Orthogonal use of mass photometry, native MS and negative-stain EM

In this study, mass photometry provided valuable information about the compositional heterogeneity, stoichiometry, and stability of the shelterin complex. It complemented other techniques such as native mass spectrometry and negative-stain EM, contributing to a comprehensive understanding of shelterin's structural characteristics and assembly 2.

Each of these techniques gave John and his colleagues' valuable information. Mass photometry gave insights into the negative stain electron microscopy data. John explains:

“In the beginning, we were using a low-resolution electron microscopy technique called negative staining EM. We observed a high level of heterogeneity for the TRF1 complex but had no way of determining whether it arose from different conformations within the sample or different stoichiometries. With mass photometry, when DNA was added, the TRF1 complex collapsed to the single monodisperse species. Then we could say with confidence that there was only one discrete stoichiometry in solution, despite seeing many different shapes in negative stain EM. This gave us confidence that conformational variability rather than compositional heterogeneity gave rise to the heterogeneity we were seeing.”

Furthermore, both mass photometry and native MS confirmed the dimeric state of shelterin. John comments: “We really wanted to prove that the dimeric stoichiometry of shelterin was possible and were able to collaborate with Dominic Olinares in Brian Chait’s group and do native MS. With both methods, we were able to assign an accurate dimer peak, but also show all the other species”.


The benefits of using mass photometry in structural biology

Compared to all the techniques that John used in this study, he was surprised about how fast and easy a mass photometry experiment can be. He comments:

“Compared to the other methods for looking at compositional heterogeneity, mass photometry is incredibly quick and requires very little sample. I could just take an hour out of my day to do a bunch of experiments. It didn't really require extensive expertise and gave me an incredible amount of flexibility.”

He also claimed that the fact that mass photometry measurements happen in solution, is very beneficial for his structural biology questions. John explains:

“I feel that mass photometry is really reporting on my actual sample as I have it in my Eppendorf tube. That's a huge benefit. In particular, you can parse out compositional heterogeneity independent of conformational variability, which is a difficult thing to get with other techniques. With cryo-EM, for example, you see heterogeneity sometimes, but you don't know if that's because of the conformational variability, compositional variability, or sample denaturation during vitrification.”

Finally, John was surprised about how intuitive the mass photometry analysis software (DiscoverMP) was. He explains:

“The mass photometry analysis software is super easy to use. It can give you an idea of what is happening right off the bat so you could course-correct. For example, I could instantly see if I was over concentration or under concentration. This is not the same with other techniques, such as cryo-EM. With cryo-EM, I had to set up a bunch of grids and then, depending on microscope availability, find out weeks later that I'm tenfold too concentrated.”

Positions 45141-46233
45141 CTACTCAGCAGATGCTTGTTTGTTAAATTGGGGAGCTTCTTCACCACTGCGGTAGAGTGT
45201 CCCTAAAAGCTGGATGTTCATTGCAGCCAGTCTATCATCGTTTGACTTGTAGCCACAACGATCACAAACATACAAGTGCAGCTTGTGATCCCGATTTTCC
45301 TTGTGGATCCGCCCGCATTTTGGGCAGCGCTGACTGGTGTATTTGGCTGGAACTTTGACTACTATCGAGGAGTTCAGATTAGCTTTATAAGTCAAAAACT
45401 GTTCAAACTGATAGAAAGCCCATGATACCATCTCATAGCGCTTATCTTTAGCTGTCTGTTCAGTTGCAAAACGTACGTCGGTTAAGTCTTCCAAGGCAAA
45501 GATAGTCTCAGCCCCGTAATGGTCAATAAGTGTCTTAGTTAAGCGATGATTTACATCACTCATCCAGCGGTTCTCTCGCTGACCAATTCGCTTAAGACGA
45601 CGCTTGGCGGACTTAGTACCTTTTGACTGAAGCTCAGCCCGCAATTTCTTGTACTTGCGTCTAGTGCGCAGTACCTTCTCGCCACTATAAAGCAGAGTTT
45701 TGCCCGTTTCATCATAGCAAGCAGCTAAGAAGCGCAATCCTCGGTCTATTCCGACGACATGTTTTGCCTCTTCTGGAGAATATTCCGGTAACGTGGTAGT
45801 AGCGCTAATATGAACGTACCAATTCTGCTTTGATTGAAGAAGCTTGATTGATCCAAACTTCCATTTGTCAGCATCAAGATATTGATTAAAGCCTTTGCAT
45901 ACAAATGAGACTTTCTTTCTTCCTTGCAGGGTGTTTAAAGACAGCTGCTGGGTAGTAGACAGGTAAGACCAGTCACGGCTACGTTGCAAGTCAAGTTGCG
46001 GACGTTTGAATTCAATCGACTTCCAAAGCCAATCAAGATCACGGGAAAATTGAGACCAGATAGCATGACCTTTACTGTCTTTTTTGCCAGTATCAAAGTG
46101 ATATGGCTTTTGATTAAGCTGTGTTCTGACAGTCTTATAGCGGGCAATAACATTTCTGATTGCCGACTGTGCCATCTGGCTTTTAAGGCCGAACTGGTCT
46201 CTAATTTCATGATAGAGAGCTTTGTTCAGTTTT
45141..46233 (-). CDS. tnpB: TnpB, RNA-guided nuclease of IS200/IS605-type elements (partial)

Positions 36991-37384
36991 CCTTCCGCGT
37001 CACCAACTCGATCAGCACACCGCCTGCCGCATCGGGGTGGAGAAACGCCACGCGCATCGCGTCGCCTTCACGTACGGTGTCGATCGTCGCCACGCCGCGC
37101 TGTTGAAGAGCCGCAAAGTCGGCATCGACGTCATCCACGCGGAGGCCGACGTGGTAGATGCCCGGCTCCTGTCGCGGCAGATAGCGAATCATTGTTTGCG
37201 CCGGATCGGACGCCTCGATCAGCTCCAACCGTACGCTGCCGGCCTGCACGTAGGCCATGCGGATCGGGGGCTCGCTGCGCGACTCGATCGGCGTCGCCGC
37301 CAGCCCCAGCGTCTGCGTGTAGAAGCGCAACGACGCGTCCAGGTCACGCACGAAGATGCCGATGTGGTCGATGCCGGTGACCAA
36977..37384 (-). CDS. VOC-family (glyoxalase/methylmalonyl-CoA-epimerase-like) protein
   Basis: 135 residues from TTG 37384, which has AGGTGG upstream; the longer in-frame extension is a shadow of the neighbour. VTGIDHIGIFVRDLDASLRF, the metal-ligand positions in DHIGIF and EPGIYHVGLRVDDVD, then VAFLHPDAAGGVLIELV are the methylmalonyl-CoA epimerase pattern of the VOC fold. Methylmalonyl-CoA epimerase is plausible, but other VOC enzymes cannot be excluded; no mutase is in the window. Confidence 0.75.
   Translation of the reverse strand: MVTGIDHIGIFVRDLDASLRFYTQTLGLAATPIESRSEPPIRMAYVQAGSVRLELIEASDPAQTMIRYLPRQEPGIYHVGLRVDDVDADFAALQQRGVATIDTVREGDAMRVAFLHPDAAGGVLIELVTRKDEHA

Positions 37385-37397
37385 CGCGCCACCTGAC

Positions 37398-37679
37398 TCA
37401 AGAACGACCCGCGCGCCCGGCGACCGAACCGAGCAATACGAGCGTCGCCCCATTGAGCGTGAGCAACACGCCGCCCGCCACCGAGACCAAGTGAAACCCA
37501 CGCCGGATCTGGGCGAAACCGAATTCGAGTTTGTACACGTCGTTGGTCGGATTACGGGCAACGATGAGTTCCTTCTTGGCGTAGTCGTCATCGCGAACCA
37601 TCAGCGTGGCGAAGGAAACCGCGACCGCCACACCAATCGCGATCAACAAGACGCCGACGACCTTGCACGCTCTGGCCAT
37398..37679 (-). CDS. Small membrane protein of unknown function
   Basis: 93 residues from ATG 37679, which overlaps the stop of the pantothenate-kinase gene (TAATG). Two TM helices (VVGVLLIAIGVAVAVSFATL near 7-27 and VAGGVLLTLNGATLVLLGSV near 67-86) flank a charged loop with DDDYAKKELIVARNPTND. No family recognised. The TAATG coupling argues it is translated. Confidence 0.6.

Looking ahead – next steps for shelterin research

The combination of mass photometry, negative-stain electron microscopy, structural modeling and mass spectrometry have significantly advanced our understanding of shelterin's structure and dynamics. These techniques have revealed the complex's flexibility, heterogeneity, and stoichiometry, providing crucial insights into how shelterin interacts with telomeric DNA and other factors involved in telomere maintenance. By unraveling the intricate details of shelterin, these findings pave the way for further investigations into telomere biology and potential therapeutic strategies targeting telomere-related diseases.


Further resources

Read our technical blog explaining the principle behind mass photometry and why mass photometry is useful.

Here you can learn how mass photometry directly measures the relative concentrations of all protein populations in a sample, in a single-molecule fashion.

In this webinar, Dr. Margaret Stratton (UMass Amherst) talks about her work on the role of CaMKII in different tissues. Mass photometry has been used to quantitatively determine the stoichiometry of different variants of this crucial oligomeric enzyme.



(1) De Lange, T. Shelterin: The Protein Complex That Shapes and Safeguards Human Telomeres. Genes Dev. 2005, 19 (18), 2100–2110.

(2) Zinder, J. C.; Olinares, P. D. B.; Svetlov, V.; Bush, M. W.; Nudler, E.; Chait, B. T.; Walz, T.; de Lange, T. Shelterin Is a Dimeric Complex with Extensive Structural Heterogeneity. Proceedings of the National Academy of Sciences 2022, 119 (31), e2201662119.

(3) Chong, L.; Van Steensel, B.; Broccoli, D.; Erdjument-Bromage, H.; Hanish, J.; Tempst, P.; De Lange, T. A Human Telomeric Protein. Science 1995, 270 (5242), 1663–1667.